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Nancy Parker
Educational Consultant

Universal Technology in Education

Is it possible to achieve "Universal Technology in Education" with the disparity of resources in institutions of learning. Most large schools in wealthy areas have a wealth of hardware, software, and resources while the small rural schools, private schools, charter schools and home school students often do not have access to even the basic technology tools and resources.

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Joy May

Posted on 12/12/16 2:20:59 AM Permalink

​I think Mark hit the nail on the head. We probably won't ever achieve universally equitable technology, but we can encourage resourcefulness and creativity with what you have. Just because you don't have the latest and greatest doesn't mean that you can create some amazing things! Have you ever watched a kid play with a box? That box can be a pirate ship, a castle, a rocket, a plane. Sometimes having less inspires more...

Nancy Parker

Posted on 7/18/13 10:47:10 PM Permalink

Mark,

Thank you so much. Very well stated! I was, and still am, one of those people who had to work hard, save, and often struggle to get the technology and software that I wanted. It wasn't easy, but it really made me appreciate it. I believe that if there is a will there is a way and the stronger the will the more ways I can discover.

I also would love to see an "Equitable Technology in Education," model but I am not sure that we, as a society, would have the same vision of what that would look like. For now, it is good to express our desire to look for any positive direction and take part in the mission to make the most positive impact that we can.

Mark Runge

Posted on 7/17/13 1:36:13 PM Permalink

No, I don't think it is possible to achieve "Universal Technology in Education". I'm not even sure that it is necessary. I'm apprehensive about anything that is "universal." I'm not sure that a Waldorf school is concerned about such things. And, as you've indicated there will always be a disparity in wealth, which means less hardware, software, training, etc. Not to mention that some people just cannot and will not get past a certain level with technology.

Adobe has the best products out there. There are some who would argue for this software or that, but generally speaking Adobe is where it is at. Some of my kids' families, though, cannot afford Adobe, regardless of the deep discounts Adobe gives out. I have no problems saying use Gimp because it is free. Do these students loose out in some ways to the kids whose parents buy an Adobe Suite; yeah, I'd say so. But I've seen some magical learning take place in a kid's struggle to match the kids who have more or better.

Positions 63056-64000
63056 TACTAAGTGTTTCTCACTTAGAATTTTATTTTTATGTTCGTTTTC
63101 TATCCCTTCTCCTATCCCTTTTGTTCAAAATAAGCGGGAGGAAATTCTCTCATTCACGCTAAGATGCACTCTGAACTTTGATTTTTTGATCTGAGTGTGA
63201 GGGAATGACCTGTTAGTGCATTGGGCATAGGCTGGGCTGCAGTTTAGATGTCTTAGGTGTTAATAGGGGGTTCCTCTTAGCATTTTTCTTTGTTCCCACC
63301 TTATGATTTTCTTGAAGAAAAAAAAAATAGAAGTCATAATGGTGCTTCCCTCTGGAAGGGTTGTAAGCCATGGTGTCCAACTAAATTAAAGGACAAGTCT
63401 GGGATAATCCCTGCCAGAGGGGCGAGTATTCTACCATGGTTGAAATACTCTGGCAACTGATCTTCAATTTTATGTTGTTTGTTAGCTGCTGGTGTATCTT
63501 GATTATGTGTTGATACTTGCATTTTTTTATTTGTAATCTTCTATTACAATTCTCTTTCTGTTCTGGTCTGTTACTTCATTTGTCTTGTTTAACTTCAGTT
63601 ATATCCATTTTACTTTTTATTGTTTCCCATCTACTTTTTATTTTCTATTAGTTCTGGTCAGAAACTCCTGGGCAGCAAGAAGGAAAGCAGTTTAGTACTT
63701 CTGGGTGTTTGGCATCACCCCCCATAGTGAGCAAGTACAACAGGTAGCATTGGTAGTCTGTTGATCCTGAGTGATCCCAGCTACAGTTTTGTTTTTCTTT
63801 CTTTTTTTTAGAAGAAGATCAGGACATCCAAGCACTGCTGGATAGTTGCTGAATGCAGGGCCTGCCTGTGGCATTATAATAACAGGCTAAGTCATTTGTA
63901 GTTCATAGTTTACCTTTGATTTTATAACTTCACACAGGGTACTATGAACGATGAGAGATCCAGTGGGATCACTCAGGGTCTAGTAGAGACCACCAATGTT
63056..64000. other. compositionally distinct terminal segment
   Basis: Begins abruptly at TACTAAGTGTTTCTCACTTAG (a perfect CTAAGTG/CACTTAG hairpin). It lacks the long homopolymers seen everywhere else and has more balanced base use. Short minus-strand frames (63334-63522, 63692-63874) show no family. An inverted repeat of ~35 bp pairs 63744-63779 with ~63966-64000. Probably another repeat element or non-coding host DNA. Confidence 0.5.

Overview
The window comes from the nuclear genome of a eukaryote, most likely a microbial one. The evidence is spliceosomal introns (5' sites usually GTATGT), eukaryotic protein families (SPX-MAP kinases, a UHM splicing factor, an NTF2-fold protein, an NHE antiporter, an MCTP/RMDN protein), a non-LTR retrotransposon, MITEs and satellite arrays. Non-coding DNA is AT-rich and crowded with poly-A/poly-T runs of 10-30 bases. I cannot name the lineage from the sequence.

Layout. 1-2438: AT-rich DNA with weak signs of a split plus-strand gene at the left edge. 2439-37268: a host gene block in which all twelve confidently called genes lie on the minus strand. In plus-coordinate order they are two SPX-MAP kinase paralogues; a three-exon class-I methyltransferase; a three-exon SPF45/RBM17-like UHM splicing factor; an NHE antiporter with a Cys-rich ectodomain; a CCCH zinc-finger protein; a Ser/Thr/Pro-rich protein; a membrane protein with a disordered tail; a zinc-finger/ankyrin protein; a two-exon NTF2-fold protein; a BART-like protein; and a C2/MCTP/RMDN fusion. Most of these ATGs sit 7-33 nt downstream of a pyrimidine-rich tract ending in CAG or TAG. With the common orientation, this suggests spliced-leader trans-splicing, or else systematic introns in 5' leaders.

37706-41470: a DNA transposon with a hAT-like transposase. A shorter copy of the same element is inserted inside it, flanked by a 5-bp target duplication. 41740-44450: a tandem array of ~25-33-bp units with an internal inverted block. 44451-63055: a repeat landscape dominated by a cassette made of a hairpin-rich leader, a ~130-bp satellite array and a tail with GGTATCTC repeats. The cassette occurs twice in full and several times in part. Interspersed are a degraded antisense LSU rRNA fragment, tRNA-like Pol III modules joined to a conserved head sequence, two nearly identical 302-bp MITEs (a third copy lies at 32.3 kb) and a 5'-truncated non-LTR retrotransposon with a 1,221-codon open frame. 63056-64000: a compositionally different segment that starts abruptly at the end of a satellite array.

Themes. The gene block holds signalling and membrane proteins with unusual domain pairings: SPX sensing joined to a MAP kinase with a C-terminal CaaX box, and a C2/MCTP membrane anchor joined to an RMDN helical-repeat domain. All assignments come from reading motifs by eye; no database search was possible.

The socialist in me would love for all of my kids, and all of the kids around the world, be on equal ground in a situation where quality and meaningful education are taking place. But the realist in my knows that this does not even happen in the Private Prep school where I teach.

I'd love to see and could support something like "Equitable Technology in Education."

Great topic that is near and dear to my heart; thank you for bringing it up.

Smiles to you.

Mark Runge

Posted on 7/17/13 1:31:14 PM Permalink

No, I don't think it is possible to achieve "Universal Technology in Education". I'm not even sure that it is necessary. I'm apprehensive about anything that is "universal." I'm not sure that a Waldorf school is concerned about such things. And, as you've indicated there will always be a disparity in wealth, which means more or less hardware, software, training, etc. Not to mention that some people just cannot and will not get past a certain level with technology.

Adobe has the best products out there. There are some who would argue for this software or that, but generally speaking Adobe is where it is at. Some of my kids' families, though, cannot afford Adobe, regardless of the deep discounts Adobe gives out. I have no problems saying use Gimp because it is free. Do these students loose out in some ways to the kids whose parents buy an Adobe Suite; yeah, I'd say so. But I've seen some magical learning take place in a kid's struggle to match the kids who have more or better.

The socialist in me would love for all of my kids, and all of the kids around the world, to be on equal ground in a situation where quality and meaningful education is taking place. But the realist in my knows that this does not even happen in the Private Prep school where I teach.

I'd love to see and could support something like "Equitable Technology in Education."

Great topic that is near and dear to my heart; thank you for bringing it up.

Smiles to you.